Salleh should not only ensure no jamming of phone signals but ensure that the telcos expand their capacity by at least 20-fold in anticipation of at least half-a-million people with cell phones for the Bersih 4 rally
The Communications and Multimedia Minister Salleh Datuk Seri Said Keruak has said Putrajaya will not jam telecommunication towers during the Bersih 4 rally in order to block communication amongst the participants.
The Malaysian public will hold him to his promise as in the previous Bersih 3 rally, the public have found their cellphone signals jammed which could only happen as a result of the directives from the powers-that-be to the telecommunication providers (telcos).
In an Internet and information era, Malaysians expect Salleh not only to ensure that cellphone signals during the Bersih 4 rally are not jammed and rendered unserviceable, but for the telecos to greatly increase their capacities many fold to cope with the increased traffic caused by hundreds of thousands Malaysians pouring into the Federal capital, likely to be larger crowds than Bersih 1, 2 and 3.
In this connection, it is most regrettable that the Malaysian Communications and Multimedia Commission (MCMC) is already violating his public pledge that there will no interference or interruption of the free flow of information in connection with the 34-hour long Bersih 4 overnight rally. Read the rest of this entry »
Malaysia will be condemned as an instant rogue and failed state if police authorities allow agent-provocateurs to sabotage Bersih 4 and create chaos
I welcome and applaud the stern warning from the Inspector-general of police Tan Sri Khalid Abu Bakar to all quarters not to promote violence, including the red-shirts – the anti-Bersih group.
Khalid said the police would not tolerate acts of criminal intimidation by anyone against those who participate in Bersih 4 rally, although the police regard it as illegal.
Referring to news reports that the anti-Bersih group would be training with machetes and swords as preparation to counter the overnight rally slated for Aug 29-30, Khalid said: “Nobody should take the law into their own hands.”
Khalid said such acts could be construed as criminal intimidation, and the police would not hesitate to take action against those who gather on the streets with weapons.
I particularly welcome prompt police action, with Dang Wangi district police asking the leaders of the Red-Shirt group to record their statements later today.
The Inspector-General of Police, the Home Minister and the Prime Minister should be forewarned that the whole world is watching Malaysia on August 29 and 30.
Malaysia will be condemned as an instant rogue and failed state if the police authorities allow agent provocateurs and anti-national elements to sabotage the peaceful holding of Bersih 4 rally by creating chaos and mayhem. Read the rest of this entry »
In spirit of putting aside political differences to celebrate Merdeka, call on three million UMNO members and all members of BN parties to participate in Bersih 4 as an expression of patriotism and commitment to freedom, justice and national unity
I have just read on the news portals of the call by the Communication and Multimedia Minister Datuk Seri Salleh Said Keruak on Malaysians to set aside their political differences and celebrate Merdeka.
He said Malaysians claim they are loyal Malaysians but we seem to have lost the spirit of nationalism.
He lamented that unlike in sports, where Malaysians have discarded ethnicity in favour of nationalism and the Malaysian spirit, this is sadly not the case with Merdeka celebrations.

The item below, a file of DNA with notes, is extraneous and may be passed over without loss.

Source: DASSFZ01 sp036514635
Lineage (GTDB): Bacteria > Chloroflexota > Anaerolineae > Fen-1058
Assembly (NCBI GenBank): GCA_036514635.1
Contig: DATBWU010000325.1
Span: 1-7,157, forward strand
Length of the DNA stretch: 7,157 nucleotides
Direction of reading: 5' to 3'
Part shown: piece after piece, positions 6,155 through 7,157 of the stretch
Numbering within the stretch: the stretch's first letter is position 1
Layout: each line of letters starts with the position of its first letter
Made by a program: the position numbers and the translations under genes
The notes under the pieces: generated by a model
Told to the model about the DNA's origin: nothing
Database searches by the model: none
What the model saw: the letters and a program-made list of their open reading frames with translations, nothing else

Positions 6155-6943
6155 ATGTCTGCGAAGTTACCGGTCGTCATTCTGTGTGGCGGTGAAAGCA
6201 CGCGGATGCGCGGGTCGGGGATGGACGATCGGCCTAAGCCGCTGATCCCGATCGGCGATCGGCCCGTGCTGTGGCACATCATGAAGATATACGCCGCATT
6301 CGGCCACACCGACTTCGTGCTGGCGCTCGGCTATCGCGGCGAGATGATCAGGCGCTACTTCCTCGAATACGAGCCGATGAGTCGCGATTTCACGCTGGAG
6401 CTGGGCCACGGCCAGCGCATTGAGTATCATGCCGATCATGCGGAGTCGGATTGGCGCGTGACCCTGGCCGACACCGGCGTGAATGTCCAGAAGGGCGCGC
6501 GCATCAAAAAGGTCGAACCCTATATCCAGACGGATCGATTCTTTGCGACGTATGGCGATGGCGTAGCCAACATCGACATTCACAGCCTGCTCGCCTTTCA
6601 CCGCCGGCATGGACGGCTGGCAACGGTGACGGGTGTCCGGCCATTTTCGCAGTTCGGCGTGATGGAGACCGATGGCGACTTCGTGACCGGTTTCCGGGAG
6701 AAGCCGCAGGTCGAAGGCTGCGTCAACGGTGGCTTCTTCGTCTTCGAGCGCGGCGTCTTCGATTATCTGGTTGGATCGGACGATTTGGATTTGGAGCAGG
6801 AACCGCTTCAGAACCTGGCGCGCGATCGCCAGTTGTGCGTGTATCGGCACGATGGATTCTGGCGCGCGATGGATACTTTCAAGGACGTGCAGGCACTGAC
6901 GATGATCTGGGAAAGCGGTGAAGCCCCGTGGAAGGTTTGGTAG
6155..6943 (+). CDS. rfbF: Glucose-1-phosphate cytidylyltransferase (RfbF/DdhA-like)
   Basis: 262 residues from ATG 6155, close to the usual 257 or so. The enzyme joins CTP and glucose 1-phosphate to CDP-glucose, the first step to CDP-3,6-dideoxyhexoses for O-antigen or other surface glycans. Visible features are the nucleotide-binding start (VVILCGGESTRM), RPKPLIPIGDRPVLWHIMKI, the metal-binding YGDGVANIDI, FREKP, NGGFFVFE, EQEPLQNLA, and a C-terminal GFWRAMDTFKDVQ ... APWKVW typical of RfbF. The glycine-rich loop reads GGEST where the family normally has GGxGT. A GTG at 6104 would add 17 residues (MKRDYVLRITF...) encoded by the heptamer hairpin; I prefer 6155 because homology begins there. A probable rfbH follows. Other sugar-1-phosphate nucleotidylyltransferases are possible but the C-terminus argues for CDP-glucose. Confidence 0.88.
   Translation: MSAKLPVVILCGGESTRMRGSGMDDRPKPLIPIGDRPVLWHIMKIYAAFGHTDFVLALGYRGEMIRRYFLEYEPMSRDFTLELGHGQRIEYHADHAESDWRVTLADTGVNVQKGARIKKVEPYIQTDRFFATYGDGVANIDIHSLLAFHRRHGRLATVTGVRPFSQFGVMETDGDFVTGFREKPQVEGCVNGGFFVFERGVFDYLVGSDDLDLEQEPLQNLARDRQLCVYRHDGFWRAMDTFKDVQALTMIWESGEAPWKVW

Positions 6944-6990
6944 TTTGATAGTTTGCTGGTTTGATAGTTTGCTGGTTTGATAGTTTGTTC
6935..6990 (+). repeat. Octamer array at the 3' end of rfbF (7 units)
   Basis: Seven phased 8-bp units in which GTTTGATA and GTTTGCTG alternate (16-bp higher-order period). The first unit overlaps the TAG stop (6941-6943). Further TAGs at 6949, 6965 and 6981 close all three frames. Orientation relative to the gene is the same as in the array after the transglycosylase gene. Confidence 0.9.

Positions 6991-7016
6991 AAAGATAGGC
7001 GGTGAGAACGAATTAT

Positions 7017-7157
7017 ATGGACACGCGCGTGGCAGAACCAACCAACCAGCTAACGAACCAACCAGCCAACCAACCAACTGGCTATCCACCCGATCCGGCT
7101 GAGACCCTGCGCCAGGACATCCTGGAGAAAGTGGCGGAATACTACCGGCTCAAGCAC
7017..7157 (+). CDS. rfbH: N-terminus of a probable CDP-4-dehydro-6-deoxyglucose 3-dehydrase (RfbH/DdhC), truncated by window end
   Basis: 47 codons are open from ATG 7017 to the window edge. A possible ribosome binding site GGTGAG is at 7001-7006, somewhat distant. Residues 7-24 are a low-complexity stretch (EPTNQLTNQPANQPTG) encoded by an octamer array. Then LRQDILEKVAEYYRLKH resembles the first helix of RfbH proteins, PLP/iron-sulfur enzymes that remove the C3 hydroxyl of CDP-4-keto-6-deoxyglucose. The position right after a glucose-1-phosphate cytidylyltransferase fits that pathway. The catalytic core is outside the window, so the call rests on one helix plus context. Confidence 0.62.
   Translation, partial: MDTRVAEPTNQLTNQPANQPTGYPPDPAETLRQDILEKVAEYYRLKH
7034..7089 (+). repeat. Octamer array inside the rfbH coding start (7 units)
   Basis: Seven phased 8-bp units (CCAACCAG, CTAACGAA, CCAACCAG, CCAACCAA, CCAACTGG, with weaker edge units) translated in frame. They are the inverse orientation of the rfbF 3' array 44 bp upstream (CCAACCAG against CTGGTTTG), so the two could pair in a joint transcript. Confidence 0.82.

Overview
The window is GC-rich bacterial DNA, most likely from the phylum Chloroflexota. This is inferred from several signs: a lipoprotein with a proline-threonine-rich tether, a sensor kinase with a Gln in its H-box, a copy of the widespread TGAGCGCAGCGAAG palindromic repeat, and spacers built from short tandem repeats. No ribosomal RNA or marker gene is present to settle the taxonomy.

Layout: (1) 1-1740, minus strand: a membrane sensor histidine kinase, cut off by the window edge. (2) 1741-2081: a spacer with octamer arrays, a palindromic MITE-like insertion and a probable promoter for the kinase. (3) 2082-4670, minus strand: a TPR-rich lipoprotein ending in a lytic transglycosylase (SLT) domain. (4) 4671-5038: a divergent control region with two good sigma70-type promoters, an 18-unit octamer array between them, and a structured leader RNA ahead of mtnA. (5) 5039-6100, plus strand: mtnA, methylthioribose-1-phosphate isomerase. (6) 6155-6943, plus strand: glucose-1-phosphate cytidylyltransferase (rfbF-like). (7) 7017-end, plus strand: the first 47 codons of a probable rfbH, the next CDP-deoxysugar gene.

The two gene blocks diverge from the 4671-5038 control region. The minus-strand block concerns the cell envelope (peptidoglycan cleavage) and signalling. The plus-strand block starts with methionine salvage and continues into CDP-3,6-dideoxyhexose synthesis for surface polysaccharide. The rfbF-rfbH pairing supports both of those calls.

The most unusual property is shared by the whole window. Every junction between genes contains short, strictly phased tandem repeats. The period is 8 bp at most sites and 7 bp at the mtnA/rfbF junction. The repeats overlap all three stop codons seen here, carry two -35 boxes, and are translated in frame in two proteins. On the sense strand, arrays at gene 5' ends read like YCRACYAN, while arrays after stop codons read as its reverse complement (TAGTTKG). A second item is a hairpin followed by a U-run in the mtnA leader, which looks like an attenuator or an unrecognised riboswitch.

He said the impression being given is that there are going to be two Merdeka celebrations, one for those who support the government and another for the opposition.
Salleh cannot be more wrong. Read the rest of this entry »
Aug 25th, 2015
“The tremendous support I get from Malaysians, enables me to continue our struggle,” said Ambiga Sreenevasan at a talk called ‘Why Bersih 4?’, in London, on Sunday Aug 23.
The lawyer may be slight in stature, but is brimming over with humility and gratitude. Despite the abuse hurled by Malay extremists, she said, “The good times are amazing. People come up to me on the streets, to shake my hand and say ‘thank you’, for what I am doing for Malaysia.
“The little acts by Malaysians make a lot of difference. Nameless strangers paying my bill when I eat in a restaurant. The bouquets of flowers delivered to my house, and the messages of support from people I do not know, all keep me going,” she added.
Ambiga was responding to a question about the trigger which introduced her into activism and why she continues to inspire people, despite the death threats and insults against her faith. Read the rest of this entry »
Hafiz Noor Shams
Malay Mail Online
August 25, 2015
AUGUST 25 — When I think of the terms “coup d’état”, “overthrow”, “topple” and the like, I would think of a violent change in government. The revolutions in Egypt and Ukraine would come to my mind. Closer to home, having tanks rolling through the streets of Bangkok is another excellent example.
In contrast, when I think of the case of Abdullah Ahmad Badawi — backstabbed by his Umno colleagues and pressured to resign what seems ages ago — the whole episode falls under the realm of peaceful power transfer.
It lacks the violence or coerciveness that colours the words “coup d’état”, “overthrow” and “topple” so thickly. The events in 2008-2009 were messy but democracy is always unruly. It is never as clean as an autocrat dressed in a democrat costume would like. These autocrats think modern democracy is about having regular elections only while ignoring other prerequisites that are just as important.
I do not think the definition of “topple” I have outlined exists only in my mind. The violent undertone it brings falls within the everyday understanding of the word. If “topple” had been used to describe the end of the Abdullah-led administration, then I would think the term has been abused grossly. Read the rest of this entry »
Malay Mail Online
August 24, 2015
AUG 24 — It was 1991.
I was 19. I was having a wonderful time at the legendary Setapak High (a high school in Kuala Lumpur) as an Upper Six student when (Tun) Dr Mahathir Mohamad announced his bold vision for Malaysia.